Are tides changing for Poland’s new and used-car markets?
14 November 2022
Poland’s new and used-car markets have seen demand far exceed supply in recent years. But Marcin Kardas, head of valuations at Eurotax Poland (part of Autovista Group), explains why things might be about to change.
The last two years have painted a stormy picture of the automotive market, not only in Poland but across Europe. Demand for new cars far outstripped supply as manufacturers struggled to cope with the effects of the pandemic, namely supply disruptions and rising component prices.
Reduced new-car registrations triggered an increase in residual values (RVs). This affected younger models first, then older cars. The sharp rise in prices, combined with jeopardised consumer purchasing power, has gradually driven interest towards smaller and older cars. This trend will likely continue until manufacturers get to grips with production problems.
Turn for the worse
In the second half of 2022, the economic situation in Poland has taken a turn for the worse. This has heavily impacted demand, which has not died down to zero but is prolonging the sale of used vehicles.
On one hand, new-car prices keep rising rapidly. Although supply is gradually improving, this mainly applies to standard-equipped cars. For individually configured vehicles, there is still a wait of up to several months. On the other hand, high-interest rates have significantly increased the cost of financing purchases. In this environment, demand problems have arisen, and used-car prices have stopped rising.
The scale of this phenomenon varies depending on the source of the vehicle. In dealer networks, it is not yet noticeable enough to lead to price reductions. But non-network companies have already begun adjusting prices to stimulate demand.
It is important to remember that vehicles are entering the used-car market much later and with higher mileages than before the pandemic. This is due to the extension of the lease/usage period as new replacement vehicles are in short supply.
The slowdown in asking-price growth amid market volatility is statistically observable. Poland is not alone in this situation since the German market is reacting similarly.
Despite slowly improving supply, used-car stocks remain limited in Poland, at about 70% of pre-pandemic levels, but the time it takes to sell a used car is clearly increasing.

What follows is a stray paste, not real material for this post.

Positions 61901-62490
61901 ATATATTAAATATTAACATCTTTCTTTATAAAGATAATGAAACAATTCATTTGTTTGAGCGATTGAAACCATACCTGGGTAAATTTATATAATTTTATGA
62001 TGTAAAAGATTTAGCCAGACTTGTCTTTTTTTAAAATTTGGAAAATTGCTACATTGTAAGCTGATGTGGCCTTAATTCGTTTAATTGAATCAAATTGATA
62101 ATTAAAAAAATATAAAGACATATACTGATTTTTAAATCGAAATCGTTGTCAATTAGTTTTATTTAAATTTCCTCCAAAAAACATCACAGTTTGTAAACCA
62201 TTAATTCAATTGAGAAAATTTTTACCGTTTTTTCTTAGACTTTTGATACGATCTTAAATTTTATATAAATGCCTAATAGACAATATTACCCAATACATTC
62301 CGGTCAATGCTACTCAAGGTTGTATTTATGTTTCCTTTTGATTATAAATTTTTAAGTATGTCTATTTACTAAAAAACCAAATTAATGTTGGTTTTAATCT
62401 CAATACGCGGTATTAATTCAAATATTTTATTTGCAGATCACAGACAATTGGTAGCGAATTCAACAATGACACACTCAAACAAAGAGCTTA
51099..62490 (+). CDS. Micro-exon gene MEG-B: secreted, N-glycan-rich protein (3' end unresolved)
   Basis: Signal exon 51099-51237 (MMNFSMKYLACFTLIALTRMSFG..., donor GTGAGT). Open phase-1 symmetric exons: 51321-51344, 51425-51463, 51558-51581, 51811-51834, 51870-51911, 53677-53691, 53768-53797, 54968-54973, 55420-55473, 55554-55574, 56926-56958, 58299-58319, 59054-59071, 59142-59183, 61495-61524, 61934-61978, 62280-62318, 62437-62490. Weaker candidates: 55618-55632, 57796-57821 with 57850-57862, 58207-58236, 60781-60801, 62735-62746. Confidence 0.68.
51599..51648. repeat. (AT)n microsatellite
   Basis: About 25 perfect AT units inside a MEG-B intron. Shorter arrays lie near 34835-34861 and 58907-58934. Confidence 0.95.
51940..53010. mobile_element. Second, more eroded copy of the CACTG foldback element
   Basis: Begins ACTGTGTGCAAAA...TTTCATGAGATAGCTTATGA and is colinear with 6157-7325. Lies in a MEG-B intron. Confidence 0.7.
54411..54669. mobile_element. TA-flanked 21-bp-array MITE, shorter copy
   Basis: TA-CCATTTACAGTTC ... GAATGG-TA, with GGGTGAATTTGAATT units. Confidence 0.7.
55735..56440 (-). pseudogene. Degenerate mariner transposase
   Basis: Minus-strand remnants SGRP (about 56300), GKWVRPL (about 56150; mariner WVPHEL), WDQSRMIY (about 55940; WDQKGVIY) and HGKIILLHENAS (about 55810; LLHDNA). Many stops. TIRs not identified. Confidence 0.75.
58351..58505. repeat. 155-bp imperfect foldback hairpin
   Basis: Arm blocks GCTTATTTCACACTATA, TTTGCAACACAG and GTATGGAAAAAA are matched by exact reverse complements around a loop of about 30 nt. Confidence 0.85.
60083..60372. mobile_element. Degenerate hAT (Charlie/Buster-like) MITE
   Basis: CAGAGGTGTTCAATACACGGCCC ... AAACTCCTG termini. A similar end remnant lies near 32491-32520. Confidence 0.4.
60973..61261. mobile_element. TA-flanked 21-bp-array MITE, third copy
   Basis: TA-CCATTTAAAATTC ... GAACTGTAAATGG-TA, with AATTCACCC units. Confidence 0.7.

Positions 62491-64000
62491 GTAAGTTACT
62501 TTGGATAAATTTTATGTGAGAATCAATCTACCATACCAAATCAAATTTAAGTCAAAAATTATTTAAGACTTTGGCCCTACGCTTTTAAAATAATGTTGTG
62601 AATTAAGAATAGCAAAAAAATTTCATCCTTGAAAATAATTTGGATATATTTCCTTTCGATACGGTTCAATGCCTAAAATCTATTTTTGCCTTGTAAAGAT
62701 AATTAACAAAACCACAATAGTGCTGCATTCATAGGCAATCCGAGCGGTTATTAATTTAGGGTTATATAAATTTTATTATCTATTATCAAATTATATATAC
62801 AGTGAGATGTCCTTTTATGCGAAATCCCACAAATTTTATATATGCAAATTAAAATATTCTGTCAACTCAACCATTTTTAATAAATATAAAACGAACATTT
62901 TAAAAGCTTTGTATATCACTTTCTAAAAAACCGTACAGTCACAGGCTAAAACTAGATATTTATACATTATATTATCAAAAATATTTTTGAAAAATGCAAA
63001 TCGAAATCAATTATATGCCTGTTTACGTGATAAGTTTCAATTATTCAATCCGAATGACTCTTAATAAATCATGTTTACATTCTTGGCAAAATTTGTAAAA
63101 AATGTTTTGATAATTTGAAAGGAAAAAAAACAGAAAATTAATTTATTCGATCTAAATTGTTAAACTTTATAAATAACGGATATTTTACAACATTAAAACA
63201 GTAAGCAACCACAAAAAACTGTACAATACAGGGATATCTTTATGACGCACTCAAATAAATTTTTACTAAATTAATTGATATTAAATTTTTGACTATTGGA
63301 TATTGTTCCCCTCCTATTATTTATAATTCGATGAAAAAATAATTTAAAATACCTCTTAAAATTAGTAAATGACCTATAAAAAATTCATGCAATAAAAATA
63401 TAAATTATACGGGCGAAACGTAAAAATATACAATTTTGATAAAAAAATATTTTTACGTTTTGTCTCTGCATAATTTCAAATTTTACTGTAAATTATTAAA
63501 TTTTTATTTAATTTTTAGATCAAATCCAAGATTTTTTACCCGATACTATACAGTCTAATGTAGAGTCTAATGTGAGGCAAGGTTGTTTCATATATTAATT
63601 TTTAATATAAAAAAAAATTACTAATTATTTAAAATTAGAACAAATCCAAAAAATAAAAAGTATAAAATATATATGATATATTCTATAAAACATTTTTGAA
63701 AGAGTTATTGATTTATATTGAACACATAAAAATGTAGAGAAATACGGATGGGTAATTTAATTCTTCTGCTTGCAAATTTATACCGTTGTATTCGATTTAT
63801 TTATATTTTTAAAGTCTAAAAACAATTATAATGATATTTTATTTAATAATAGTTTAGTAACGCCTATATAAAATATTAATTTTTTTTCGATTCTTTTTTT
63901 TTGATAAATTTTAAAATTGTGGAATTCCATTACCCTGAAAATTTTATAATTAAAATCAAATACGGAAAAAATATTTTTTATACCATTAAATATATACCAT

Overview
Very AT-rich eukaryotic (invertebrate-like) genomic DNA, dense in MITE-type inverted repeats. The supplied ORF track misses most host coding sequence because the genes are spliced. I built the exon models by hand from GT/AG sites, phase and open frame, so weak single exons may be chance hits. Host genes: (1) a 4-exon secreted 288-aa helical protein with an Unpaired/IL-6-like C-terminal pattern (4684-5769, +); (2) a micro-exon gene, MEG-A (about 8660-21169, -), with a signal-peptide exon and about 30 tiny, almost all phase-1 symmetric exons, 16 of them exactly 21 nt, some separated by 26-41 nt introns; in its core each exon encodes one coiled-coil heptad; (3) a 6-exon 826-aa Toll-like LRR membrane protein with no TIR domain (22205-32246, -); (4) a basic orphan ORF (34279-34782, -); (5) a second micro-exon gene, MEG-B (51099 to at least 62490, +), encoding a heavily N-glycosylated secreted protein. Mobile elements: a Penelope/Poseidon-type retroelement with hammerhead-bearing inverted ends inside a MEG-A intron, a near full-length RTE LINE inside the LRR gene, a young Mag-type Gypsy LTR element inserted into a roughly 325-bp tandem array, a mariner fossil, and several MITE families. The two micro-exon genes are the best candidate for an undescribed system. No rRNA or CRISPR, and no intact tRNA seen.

The coming months will be decisive in establishing whether the market has finally reached a turning point, with used-car values falling again. The volatile situation exists in virtually all market segments, including cars, vans and trucks.
The commercial-vehicle sector is particularly sensitive to the economic situation in Poland and across Europe, with current forecasts effectively reducing the inclination to invest. There is a clear decline in new-vehicle orders, although this is linked to production capacity and long delivery times.
Data published by PZPM revealed that new-car registrations up to and including October reached 378,534 units in Poland. This is down 7.9% on the same period last year. Vans also saw a decline, falling 15.7% (60,472 units). Under current conditions, it is difficult to determine whether this reflects a drop in demand or ongoing issues with supply. Over time, the willingness to buy will likely decrease due to economic uncertainty. On the other hand, the availability of cars is clearly improving month by month.
In the case of trucks, there has been a 5.5% year-on-year increase in registrations (26,176 units). This is certainly a realisation of past orders, stretching back from even a year ago. However, the market is already seeing a marked decline in new orders, accompanied by fears over the projected economic crisis. LNG-powered cars have been particularly affected, due to increasing fuel prices.
For now, it is difficult to predict potential market developments in Poland. There are too many volatile variables, primarily linked to the ability to finance purchases, impacting demand. Therefore, it is worth considering a more conservative approach to residual values – that have already reached extremely high levels – and preparing for considerable market volatility.